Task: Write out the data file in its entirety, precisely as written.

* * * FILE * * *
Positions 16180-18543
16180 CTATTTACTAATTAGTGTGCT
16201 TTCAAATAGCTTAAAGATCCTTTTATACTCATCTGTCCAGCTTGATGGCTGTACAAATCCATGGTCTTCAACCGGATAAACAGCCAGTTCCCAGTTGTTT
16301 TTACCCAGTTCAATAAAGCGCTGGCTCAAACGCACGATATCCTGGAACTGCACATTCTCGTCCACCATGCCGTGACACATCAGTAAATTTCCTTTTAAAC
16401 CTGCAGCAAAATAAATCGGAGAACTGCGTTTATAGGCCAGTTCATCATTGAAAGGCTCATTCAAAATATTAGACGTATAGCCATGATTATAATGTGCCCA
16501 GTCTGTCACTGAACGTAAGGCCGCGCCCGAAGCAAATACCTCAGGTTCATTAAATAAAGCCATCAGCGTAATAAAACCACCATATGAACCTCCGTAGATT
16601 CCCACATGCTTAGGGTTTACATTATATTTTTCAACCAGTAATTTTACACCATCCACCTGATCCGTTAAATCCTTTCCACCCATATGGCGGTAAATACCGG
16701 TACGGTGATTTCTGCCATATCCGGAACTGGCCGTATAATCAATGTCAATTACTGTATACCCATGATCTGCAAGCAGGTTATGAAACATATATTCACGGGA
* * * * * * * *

Positions 16180-18543
16180 CTATTTACTAATTAGTGTGCT
16201 TTCAAATAGCTTAAAGATCCTTTTATACTCATCTGTCCAGCTTGATGGCTGTACAAATCCATGGTCTTCAACCGGATAAACAGCCAGTTCCCAGTTGTTT
16301 TTACCCAGTTCAATAAAGCGCTGGCTCAAACGCACGATATCCTGGAACTGCACATTCTCGTCCACCATGCCGTGACACATCAGTAAATTTCCTTTTAAAC
16401 CTGCAGCAAAATAAATCGGAGAACTGCGTTTATAGGCCAGTTCATCATTGAAAGGCTCATTCAAAATATTAGACGTATAGCCATGATTATAATGTGCCCA
16501 GTCTGTCACTGAACGTAAGGCCGCGCCCGAAGCAAATACCTCAGGTTCATTAAATAAAGCCATCAGCGTAATAAAACCACCATATGAACCTCCGTAGATT
16601 CCCACATGCTTAGGGTTTACATTATATTTTTCAACCAGTAATTTTACACCATCCACCTGATCCGTTAAATCCTTTCCACCCATATGGCGGTAAATACCGG
16701 TACGGTGATTTCTGCCATATCCGGAACTGGCCGTATAATCAATGTCAATTACTGTATACCCATGATCTGCAAGCAGGTTATGAAACATATATTCACGGGA